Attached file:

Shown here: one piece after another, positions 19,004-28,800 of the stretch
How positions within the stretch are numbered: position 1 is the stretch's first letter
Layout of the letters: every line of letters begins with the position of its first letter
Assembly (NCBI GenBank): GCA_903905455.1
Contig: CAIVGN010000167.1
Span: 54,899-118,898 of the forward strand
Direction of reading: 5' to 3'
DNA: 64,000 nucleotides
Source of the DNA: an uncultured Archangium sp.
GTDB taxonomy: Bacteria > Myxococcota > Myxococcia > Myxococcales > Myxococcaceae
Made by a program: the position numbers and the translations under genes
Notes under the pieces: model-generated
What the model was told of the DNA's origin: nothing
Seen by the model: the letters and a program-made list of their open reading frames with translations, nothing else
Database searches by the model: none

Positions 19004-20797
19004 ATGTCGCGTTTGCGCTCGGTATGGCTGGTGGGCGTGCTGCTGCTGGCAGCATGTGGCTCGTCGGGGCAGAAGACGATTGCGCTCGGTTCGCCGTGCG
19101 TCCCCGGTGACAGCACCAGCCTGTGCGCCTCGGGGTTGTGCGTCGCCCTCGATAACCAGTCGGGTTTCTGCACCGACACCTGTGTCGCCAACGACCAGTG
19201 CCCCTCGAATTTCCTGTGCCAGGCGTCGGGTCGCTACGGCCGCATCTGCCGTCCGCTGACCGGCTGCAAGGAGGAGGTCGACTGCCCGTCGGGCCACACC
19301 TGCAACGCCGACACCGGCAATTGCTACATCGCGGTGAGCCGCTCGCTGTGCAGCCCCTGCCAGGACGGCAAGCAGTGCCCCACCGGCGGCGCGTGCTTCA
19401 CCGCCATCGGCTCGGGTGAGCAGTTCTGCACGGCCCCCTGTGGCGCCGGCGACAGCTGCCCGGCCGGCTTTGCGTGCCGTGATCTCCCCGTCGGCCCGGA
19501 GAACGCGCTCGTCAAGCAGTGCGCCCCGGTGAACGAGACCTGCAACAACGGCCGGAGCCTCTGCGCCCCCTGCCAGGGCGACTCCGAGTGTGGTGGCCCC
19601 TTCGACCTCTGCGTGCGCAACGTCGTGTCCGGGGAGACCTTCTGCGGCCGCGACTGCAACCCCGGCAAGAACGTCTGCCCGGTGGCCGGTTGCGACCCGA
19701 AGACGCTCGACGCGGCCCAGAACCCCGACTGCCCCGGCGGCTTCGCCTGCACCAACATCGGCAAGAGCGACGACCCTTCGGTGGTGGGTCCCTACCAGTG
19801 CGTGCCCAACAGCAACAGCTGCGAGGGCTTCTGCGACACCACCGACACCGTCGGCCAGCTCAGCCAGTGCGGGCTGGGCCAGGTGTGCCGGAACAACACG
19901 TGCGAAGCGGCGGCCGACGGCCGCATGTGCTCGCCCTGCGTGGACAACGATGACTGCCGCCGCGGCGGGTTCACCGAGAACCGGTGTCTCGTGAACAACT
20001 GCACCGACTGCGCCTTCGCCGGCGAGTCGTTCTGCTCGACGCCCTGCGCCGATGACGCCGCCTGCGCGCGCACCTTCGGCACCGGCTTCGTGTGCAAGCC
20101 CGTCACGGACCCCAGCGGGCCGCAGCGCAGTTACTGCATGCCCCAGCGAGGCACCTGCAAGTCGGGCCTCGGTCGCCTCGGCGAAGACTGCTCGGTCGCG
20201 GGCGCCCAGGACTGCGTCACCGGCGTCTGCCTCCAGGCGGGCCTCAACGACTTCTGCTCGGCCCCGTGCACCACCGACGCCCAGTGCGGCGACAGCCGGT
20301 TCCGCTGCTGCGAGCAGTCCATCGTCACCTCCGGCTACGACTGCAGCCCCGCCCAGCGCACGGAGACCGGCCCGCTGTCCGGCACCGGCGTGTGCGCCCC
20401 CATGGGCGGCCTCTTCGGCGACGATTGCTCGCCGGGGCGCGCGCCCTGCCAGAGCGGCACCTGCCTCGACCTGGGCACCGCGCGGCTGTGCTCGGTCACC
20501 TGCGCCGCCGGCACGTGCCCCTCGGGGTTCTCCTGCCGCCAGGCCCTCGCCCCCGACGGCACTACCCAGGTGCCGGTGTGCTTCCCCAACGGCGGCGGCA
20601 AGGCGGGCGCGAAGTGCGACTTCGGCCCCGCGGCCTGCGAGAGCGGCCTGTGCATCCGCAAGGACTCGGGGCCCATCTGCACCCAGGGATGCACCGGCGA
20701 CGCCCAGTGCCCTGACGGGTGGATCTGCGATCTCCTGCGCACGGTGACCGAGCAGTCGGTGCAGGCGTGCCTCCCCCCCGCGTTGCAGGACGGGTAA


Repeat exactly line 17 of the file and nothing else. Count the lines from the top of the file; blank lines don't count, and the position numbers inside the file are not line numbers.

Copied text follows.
19004 ATGTCGCGTTTGCGCTCGGTATGGCTGGTGGGCGTGCTGCTGCTGGCAGCATGTGGCTCGTCGGGGCAGAAGACGATTGCGCTCGGTTCGCCGTGCG